The mineral well (chalybeate well) beside the road just to the west of the community garden site had two periods of fame according to Ernest Marwick (Robertson 1991, 303):
As the ‘Haley Hole’ (hence the present road name ‘Hellihole Road’ leading from the town) it was visited by pilgrims from all over Orkney, who regarded it as a miracle well. The water was famed as a cure for scurvy and similar disorders. The name is undoubtedly from heilagr – Old Norse for holy – so it’s probably been considered sacred for some time.
Then, in the middle of the 19th century, it was advertised as ‘The Mineral Well’ and had a well house built over it to protect it from birds and animals. The stone built house had a wooden door and a ladle so visitors could drink their fill. By now the water was regarded as a more general tonic which visitors and townsfolk drank frequently.
The well is marked on the Ordnance Survey 1882 map (Orkney Sheet CVI.7, National Library of Scotland).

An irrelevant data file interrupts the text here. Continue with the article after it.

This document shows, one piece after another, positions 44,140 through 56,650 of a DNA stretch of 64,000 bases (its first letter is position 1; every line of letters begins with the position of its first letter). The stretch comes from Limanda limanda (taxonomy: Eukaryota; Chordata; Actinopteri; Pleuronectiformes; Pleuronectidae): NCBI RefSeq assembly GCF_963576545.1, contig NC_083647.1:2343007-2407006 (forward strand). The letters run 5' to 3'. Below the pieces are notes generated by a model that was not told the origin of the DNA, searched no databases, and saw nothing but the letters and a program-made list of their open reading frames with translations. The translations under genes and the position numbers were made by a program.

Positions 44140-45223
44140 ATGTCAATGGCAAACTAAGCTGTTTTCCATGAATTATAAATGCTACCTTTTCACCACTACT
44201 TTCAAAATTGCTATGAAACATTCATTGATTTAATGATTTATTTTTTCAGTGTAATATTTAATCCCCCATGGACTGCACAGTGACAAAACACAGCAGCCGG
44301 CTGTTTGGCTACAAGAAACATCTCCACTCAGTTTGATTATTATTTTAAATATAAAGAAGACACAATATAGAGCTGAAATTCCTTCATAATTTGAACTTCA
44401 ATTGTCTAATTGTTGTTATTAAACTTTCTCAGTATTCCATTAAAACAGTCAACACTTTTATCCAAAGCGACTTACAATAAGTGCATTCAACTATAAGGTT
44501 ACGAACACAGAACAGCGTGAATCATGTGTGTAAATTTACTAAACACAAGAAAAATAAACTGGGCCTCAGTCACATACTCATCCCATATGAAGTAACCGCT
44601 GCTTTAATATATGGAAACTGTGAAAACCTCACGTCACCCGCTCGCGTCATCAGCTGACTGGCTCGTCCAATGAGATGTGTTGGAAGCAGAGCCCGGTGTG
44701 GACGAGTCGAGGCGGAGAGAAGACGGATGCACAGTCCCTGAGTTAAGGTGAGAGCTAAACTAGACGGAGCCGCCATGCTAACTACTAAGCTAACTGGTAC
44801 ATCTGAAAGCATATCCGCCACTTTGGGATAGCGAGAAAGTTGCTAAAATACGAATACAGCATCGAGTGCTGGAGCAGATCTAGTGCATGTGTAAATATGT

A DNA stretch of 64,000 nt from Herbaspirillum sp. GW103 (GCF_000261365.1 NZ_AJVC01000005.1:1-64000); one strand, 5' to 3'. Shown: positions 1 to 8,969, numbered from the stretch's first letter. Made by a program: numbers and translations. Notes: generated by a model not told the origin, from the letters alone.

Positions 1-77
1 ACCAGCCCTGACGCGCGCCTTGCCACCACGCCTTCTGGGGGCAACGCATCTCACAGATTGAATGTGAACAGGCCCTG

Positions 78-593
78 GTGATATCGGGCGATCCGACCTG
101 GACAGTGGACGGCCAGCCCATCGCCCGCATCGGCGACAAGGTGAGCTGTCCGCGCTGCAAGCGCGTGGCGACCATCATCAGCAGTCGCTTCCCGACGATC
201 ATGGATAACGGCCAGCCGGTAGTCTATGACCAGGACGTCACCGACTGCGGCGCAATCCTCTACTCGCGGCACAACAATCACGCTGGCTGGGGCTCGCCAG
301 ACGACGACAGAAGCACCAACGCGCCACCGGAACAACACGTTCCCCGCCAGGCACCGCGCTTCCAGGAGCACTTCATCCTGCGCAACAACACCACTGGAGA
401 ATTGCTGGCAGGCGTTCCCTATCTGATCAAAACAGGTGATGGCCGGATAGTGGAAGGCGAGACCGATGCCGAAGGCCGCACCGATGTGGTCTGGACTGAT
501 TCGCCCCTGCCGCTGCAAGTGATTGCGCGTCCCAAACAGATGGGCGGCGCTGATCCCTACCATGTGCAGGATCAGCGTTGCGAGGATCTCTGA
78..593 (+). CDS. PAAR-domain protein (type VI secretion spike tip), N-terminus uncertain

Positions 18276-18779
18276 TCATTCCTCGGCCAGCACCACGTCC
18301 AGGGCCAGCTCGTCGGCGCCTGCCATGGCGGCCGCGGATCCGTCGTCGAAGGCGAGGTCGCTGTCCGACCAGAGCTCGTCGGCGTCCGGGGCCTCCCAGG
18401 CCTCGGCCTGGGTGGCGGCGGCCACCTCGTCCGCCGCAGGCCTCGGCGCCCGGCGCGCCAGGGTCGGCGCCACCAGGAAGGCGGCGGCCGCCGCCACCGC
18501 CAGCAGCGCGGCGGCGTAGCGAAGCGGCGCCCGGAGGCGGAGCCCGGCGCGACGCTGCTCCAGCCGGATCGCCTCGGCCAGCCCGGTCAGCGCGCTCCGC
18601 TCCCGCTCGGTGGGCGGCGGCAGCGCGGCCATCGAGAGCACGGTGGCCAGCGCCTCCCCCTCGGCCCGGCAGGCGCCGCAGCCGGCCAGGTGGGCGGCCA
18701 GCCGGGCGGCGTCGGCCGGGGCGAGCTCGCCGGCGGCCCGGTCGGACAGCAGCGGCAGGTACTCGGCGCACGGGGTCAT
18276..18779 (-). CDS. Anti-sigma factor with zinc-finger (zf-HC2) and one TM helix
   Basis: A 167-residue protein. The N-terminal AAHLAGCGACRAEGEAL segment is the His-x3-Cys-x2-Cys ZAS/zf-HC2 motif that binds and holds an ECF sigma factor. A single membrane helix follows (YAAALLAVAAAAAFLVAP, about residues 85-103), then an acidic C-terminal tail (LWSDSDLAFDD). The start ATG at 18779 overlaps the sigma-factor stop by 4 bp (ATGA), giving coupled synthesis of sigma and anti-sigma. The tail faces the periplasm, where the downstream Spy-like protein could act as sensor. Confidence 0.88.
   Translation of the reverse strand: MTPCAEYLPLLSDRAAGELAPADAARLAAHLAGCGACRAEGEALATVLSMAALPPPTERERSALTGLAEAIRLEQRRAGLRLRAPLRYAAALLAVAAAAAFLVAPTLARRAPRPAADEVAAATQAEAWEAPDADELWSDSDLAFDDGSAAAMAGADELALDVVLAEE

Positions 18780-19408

Andrew and Sam inspect the well house. A large single slab of flagstone forms the roof and the facade is slightly curved towards the road. The doors are now missing and the well is filled with rubble, however water still fills the interior in wet weather. Antonia recently spotted a faint ‘W’, or more precisely conjoined ‘V V’s – Virgin of Virgins (Virgin Mary) – inscribed into the lintel stone above the door. This symbol is often found associated with holy wells and was thought to provide holy protection.
Analysis of the water on Christmas Day 1862 by Dr Murray Thomson, who wrote a book ‘The Mineral Wells of Scotland’, showed it to contain a high percentage of sulphate of lime, chloride of magnesium and sulphate of iron, and a moderate percentage of chloride of sodium.
The well was still considered to have health-giving properties in the early 20th century.
Robertson JDM (editor) 1991 An Orkney Anthology. Selected works, Ernest Walker Marwick. Scottish Academic Press, Edinburgh.